Monday, August 6, 2012
A Good Book Is Hard to Find
Apologies to Flannery O'Connor.
Grace's reading has blossomed in an amazing way this summer since kindergarten ended. She actually sits with a book and just reads independently, by herself, absorbed in book after book after book. It is such a joy to see her become a reader; it makes some deep part of me happy to see her become totally engaged with a book and just want to READ. Also, I will admit to a bit of jealousy as I am not reading as much as I want to be, or as much as I did as a girl, or a single person, or a woman with no children. In this season of life with my three little ones, I read for fun about as much as I did during grad school, which is not really enough.
We've always done reading aloud and we stick to lovely worthwhile classics for those, books that we love that we are so glad we can share for the first time with Grace. Right now Rob is reading through the Narnia series to her, a chapter a time, before she goes to bed. We can't wait to start Harry Potter, and Ballet Shoes, and The Cricket in Times Square, and so forth... I am having a harder time finding books that are just right for her to read by herself, though. She is just at the cusp of being able to read chapter books. The early reader books we have (you know, those paperbacks that star a character like Amelia Bedelia or Eloise but are not the original works) are starting to lose their appeal for her, and she occasionally still enjoys plowing through a pile of picture books, but those options not really challenging to her or moving her skills forward. On the other hand, most of the classic children's chapter books that I think are so wonderful are still a bit too hard for her to read independently. I feel like she's in a challenging in-between place right now.
The great discovery of the summer has been the Magic Tree House series. I think I saw these books mentioned briefly on someone's blog as a good introductory chapter book and BOY, was that person right. They are somehow perfectly designed to appeal to Grace at her current reading ability and developmental stage. She LOVES them. She has finished the entire first series since school let out and is well on her way to catching up to all the ones in the second series that are currently published before school starts again at the end of August. They aren't what one would call great literature but they aren't junk-y vacuous books either. (Ask me sometime about the Barbie book that Grace brought home once from the school library. ANGRY PARENTS.) I have taken to requesting about four at once from the library and depending on how busy our schedule is, she will finish all of them within 48 hours of us picking them up at the library.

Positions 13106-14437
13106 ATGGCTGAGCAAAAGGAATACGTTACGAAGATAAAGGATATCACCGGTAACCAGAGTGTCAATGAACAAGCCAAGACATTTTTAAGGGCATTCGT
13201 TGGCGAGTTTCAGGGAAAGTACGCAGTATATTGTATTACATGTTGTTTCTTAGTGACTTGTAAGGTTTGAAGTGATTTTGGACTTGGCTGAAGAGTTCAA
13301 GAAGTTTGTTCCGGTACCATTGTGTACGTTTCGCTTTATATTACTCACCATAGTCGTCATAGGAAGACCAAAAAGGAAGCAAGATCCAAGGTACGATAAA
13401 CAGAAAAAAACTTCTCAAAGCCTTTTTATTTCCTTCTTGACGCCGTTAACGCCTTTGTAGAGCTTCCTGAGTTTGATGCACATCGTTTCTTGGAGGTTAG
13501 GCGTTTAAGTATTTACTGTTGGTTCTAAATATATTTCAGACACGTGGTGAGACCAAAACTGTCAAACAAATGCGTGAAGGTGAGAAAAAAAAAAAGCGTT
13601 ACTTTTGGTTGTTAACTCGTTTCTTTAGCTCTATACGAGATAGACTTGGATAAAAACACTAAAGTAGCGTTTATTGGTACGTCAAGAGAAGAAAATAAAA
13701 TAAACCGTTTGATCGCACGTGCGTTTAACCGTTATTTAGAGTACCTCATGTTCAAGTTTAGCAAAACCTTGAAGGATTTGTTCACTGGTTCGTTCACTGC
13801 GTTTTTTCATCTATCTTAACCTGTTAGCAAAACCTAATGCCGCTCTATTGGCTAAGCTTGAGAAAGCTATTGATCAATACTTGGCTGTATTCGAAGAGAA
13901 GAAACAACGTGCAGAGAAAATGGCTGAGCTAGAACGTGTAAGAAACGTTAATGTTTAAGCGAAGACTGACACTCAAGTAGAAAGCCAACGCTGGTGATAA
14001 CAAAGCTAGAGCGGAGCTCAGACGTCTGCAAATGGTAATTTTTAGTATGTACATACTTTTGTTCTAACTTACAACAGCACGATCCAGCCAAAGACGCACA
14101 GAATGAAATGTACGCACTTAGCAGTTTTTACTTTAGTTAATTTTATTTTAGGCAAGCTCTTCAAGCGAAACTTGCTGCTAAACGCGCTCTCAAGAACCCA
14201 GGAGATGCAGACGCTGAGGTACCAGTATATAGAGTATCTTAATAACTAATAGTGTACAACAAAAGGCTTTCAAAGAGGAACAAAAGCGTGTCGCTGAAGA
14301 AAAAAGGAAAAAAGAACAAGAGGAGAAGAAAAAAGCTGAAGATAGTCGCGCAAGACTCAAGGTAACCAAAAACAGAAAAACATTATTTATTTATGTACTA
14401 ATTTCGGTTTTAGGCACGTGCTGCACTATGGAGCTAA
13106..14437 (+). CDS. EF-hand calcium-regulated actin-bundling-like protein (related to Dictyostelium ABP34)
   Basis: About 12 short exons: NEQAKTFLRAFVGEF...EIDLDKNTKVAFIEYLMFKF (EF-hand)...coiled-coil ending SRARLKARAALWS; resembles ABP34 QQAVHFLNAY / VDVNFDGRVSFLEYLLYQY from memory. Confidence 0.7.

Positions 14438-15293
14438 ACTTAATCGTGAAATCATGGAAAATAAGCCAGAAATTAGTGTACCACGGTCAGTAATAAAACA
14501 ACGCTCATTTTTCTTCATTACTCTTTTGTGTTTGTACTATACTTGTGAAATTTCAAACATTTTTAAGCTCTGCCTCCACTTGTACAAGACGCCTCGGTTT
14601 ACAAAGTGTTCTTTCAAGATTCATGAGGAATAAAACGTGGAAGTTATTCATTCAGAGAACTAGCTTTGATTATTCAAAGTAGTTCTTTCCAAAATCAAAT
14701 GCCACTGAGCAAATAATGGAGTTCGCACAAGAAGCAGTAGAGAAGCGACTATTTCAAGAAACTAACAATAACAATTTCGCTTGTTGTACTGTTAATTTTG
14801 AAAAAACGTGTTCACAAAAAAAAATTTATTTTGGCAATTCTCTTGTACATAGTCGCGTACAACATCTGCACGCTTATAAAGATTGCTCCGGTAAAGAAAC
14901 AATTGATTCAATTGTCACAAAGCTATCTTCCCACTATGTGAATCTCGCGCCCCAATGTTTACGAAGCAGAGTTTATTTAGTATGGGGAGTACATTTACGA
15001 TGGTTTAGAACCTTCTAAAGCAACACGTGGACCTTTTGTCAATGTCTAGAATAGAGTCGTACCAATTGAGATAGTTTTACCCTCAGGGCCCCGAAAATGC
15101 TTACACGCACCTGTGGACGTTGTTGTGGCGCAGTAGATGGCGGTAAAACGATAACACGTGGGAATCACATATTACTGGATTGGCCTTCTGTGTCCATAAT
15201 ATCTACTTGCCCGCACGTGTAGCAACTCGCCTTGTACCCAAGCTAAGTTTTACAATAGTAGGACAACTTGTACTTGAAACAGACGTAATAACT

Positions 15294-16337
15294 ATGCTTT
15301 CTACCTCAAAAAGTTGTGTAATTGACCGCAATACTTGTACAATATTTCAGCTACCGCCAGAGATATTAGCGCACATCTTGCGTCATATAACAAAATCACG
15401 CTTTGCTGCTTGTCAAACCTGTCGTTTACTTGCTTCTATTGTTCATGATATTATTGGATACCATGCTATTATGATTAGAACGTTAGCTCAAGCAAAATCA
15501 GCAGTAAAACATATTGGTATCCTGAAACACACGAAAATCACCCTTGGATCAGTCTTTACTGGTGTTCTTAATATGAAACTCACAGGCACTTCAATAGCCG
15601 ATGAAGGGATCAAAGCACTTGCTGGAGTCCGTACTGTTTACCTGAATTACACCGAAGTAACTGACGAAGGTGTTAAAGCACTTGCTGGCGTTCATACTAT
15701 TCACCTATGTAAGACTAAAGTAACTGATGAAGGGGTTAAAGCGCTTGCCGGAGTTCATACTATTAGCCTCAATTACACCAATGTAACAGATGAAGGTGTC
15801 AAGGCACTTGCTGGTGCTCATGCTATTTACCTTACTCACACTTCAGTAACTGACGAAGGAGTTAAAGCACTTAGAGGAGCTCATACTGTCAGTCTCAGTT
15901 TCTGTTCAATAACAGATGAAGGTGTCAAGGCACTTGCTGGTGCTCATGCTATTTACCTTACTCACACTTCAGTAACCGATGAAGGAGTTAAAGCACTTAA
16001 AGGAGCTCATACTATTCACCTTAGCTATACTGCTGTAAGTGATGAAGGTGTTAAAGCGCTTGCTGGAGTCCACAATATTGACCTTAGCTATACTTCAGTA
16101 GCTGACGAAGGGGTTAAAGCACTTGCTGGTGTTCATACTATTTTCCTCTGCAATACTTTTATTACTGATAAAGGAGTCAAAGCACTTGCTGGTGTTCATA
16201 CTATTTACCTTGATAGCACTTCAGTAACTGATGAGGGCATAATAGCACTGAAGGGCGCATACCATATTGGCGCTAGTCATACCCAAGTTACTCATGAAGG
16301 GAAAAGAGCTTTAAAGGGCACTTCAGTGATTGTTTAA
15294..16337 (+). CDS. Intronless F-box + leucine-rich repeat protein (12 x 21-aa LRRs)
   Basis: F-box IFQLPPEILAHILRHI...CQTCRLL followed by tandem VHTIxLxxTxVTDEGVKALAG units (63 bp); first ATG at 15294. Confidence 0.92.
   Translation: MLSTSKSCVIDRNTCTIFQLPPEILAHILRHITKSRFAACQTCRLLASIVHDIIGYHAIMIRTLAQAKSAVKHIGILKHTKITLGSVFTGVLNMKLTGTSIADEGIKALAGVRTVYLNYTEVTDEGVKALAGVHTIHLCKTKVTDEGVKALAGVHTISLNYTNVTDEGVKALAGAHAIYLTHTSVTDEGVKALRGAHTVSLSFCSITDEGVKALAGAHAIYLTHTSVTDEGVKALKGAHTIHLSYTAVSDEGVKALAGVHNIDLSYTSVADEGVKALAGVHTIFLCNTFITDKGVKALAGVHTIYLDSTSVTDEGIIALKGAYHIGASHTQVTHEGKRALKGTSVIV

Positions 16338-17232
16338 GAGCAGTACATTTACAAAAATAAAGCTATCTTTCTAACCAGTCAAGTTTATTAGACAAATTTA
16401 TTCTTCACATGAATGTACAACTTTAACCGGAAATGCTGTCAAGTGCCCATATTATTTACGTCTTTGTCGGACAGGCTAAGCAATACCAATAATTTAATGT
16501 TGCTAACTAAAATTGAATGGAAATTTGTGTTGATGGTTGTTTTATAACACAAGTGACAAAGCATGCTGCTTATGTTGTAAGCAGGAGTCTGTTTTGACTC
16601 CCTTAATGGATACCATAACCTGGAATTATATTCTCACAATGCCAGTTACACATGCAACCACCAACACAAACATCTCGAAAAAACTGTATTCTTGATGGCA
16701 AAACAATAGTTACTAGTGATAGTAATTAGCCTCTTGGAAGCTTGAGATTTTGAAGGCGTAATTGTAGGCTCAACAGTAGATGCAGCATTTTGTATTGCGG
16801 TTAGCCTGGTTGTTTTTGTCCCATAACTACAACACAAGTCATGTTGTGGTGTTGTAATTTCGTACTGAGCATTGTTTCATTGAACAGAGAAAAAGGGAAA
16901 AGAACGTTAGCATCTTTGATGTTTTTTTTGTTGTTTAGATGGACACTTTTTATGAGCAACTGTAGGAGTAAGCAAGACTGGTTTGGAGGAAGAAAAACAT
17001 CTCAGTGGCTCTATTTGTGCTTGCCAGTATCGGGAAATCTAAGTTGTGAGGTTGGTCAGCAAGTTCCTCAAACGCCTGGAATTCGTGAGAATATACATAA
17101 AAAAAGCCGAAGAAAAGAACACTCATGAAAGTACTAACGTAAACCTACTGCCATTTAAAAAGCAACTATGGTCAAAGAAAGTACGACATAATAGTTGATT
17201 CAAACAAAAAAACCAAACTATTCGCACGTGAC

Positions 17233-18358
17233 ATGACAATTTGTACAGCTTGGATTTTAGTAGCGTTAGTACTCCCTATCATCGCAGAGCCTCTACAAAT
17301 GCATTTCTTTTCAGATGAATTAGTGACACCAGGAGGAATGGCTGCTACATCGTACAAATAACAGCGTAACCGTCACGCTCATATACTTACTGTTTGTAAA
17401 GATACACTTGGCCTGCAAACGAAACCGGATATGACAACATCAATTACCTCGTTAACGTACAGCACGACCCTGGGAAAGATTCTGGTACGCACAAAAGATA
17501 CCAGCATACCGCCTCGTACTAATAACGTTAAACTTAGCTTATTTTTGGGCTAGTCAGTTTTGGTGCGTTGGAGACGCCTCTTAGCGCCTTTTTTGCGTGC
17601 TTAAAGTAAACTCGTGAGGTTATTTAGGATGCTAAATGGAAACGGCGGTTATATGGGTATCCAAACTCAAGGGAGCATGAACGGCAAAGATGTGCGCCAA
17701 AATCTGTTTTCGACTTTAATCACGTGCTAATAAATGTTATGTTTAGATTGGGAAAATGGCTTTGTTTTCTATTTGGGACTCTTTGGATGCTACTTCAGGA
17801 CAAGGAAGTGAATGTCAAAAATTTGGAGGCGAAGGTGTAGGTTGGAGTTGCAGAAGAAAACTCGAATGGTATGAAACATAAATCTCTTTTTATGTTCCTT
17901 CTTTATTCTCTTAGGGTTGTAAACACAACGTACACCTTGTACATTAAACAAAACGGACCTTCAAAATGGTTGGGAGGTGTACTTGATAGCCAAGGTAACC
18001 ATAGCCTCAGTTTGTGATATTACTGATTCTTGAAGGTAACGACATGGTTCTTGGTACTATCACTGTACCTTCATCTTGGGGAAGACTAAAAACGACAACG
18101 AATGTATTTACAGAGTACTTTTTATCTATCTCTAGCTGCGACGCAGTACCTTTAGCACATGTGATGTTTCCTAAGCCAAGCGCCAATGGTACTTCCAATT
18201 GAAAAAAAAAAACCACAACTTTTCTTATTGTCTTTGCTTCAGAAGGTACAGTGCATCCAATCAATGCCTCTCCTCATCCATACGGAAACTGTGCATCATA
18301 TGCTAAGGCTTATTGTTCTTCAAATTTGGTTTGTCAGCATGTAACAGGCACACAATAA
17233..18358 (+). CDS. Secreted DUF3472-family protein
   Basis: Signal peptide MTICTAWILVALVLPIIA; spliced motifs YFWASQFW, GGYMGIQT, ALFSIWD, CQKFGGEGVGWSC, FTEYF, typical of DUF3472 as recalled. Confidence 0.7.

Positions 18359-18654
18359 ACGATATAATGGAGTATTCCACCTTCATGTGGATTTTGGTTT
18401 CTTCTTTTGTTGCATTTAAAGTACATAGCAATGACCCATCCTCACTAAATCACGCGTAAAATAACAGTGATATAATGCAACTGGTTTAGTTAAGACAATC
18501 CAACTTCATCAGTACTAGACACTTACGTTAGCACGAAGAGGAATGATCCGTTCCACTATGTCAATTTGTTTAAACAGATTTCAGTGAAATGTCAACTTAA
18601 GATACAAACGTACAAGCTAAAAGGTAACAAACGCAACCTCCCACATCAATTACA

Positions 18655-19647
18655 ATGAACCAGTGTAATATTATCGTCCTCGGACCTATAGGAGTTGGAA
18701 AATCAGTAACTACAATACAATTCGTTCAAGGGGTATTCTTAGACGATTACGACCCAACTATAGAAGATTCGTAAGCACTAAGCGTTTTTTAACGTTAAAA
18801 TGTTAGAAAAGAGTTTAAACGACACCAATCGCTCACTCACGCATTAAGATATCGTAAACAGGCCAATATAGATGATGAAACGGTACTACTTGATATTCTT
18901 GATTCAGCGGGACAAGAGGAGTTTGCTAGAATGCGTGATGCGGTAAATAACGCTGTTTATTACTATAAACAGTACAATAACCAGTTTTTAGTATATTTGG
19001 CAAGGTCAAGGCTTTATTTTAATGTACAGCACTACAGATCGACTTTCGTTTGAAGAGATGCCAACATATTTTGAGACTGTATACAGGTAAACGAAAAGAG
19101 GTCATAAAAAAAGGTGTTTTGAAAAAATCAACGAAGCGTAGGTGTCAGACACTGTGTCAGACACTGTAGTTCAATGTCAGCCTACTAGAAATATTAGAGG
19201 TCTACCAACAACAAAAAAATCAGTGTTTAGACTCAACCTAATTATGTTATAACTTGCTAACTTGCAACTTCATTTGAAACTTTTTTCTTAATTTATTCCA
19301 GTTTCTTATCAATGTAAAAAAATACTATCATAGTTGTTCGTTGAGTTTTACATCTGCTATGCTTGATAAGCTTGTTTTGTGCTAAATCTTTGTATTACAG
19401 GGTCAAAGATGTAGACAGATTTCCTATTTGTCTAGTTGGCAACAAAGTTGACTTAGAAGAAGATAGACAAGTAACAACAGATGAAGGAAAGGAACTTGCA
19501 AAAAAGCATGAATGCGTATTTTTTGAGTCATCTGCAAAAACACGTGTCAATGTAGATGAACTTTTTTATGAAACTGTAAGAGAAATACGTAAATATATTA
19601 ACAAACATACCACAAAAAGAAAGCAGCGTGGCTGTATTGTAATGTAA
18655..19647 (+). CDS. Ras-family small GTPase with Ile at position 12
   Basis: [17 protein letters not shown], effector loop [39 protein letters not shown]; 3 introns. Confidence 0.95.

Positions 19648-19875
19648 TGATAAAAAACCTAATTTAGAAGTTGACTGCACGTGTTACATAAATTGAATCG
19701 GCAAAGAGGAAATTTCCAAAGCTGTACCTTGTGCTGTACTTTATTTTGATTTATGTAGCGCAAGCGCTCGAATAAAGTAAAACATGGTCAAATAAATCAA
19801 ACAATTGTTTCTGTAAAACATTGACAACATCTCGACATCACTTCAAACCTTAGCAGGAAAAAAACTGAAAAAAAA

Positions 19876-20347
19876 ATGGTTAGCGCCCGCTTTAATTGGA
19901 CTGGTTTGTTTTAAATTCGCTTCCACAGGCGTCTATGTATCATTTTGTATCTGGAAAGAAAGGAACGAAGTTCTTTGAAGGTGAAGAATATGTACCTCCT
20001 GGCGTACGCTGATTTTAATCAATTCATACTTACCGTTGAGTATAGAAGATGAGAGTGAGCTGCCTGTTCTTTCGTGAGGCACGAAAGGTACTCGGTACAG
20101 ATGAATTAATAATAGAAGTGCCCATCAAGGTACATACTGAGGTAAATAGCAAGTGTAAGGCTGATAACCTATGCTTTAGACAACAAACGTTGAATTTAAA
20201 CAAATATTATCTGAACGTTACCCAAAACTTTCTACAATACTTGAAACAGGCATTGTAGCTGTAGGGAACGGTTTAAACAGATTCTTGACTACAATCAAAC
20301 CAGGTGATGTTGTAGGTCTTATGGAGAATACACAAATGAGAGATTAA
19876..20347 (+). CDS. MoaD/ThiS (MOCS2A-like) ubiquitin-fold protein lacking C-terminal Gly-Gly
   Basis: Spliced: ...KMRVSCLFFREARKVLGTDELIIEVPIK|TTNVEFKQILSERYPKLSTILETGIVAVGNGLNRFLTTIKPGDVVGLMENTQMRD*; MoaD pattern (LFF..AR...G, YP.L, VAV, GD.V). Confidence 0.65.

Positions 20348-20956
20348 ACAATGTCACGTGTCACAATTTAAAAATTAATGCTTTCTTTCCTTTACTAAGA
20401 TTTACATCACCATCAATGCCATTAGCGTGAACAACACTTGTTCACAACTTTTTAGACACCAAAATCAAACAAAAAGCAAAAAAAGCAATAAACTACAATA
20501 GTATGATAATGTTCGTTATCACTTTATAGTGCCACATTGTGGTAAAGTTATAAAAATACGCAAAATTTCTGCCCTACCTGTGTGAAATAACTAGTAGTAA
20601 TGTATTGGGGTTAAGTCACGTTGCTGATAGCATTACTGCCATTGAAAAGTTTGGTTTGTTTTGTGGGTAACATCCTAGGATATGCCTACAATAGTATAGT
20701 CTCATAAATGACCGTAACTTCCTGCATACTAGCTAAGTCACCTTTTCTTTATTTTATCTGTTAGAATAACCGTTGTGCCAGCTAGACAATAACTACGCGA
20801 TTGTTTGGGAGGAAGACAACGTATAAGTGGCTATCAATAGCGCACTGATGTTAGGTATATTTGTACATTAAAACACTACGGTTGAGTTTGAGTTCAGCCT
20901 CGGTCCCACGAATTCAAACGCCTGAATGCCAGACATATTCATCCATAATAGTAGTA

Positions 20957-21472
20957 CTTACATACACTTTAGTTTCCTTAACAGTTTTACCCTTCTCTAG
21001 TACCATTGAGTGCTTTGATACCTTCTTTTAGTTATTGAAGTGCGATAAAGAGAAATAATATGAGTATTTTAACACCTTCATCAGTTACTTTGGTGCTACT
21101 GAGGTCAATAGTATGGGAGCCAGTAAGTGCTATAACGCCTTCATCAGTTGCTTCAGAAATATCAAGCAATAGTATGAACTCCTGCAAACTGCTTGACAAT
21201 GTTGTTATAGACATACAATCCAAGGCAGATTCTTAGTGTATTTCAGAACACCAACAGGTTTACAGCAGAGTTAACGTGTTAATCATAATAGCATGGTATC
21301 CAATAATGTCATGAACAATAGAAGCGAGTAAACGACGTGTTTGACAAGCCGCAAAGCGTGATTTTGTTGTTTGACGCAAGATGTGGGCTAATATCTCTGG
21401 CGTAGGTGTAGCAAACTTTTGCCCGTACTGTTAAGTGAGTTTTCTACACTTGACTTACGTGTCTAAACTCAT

So here I am, crowd-sourcing some suggestions for books for her to read. What else would be good for a newly-independent reader just taking her first steps into chapter books? The Magic Tree House series is about as far as I'm willing to go when it comes to lack of real literary merit. I'd prefer for her to read books of real value and beauty, but age-appropriate appeal is important too. I got some of the non-fiction "research guides" that the Magic Tree House people put out to go along with their books but she struggled to get through those and did not enjoy them at all; reading became WORK again. I know that eventually we all have to read things that are hard to get through but that is not what I'm looking for right now for Grace. I really want her to love Frog and Toad and Little Bear but much to my (hopefully well-hidden from Grace) disappointment they just haven't grabbed her in the way Magic Tree House has. I guess a related question to my main one above is how can I make Grace love Maurice Sendak?